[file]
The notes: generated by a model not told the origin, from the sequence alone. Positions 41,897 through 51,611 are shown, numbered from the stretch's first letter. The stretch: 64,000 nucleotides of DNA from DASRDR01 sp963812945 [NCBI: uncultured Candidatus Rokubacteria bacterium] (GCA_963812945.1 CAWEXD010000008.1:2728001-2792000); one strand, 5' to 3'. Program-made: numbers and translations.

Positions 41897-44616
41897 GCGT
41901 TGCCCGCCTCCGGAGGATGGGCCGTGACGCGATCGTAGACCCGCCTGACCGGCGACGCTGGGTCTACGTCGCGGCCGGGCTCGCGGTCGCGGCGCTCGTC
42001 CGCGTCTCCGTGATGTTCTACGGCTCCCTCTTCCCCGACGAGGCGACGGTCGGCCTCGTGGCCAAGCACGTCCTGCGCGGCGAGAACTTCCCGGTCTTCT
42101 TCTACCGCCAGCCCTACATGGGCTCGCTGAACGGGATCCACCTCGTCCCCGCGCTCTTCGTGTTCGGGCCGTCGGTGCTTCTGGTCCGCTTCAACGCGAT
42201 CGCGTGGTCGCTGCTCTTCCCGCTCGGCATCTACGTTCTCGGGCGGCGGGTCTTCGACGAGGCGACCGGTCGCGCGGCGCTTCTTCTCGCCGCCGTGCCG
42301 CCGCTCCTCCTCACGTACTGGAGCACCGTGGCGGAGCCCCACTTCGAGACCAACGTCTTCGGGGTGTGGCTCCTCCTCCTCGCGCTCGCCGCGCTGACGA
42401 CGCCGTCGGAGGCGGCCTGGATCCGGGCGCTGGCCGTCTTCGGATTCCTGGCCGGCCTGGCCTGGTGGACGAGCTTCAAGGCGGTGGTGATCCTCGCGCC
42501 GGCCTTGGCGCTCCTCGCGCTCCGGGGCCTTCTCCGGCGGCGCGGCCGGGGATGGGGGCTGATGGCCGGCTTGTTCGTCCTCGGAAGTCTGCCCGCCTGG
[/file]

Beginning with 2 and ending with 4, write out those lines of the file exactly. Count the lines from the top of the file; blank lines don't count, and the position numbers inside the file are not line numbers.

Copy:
Positions 41897-44616
41897 GCGT
41901 TGCCCGCCTCCGGAGGATGGGCCGTGACGCGATCGTAGACCCGCCTGACCGGCGACGCTGGGTCTACGTCGCGGCCGGGCTCGCGGTCGCGGCGCTCGTC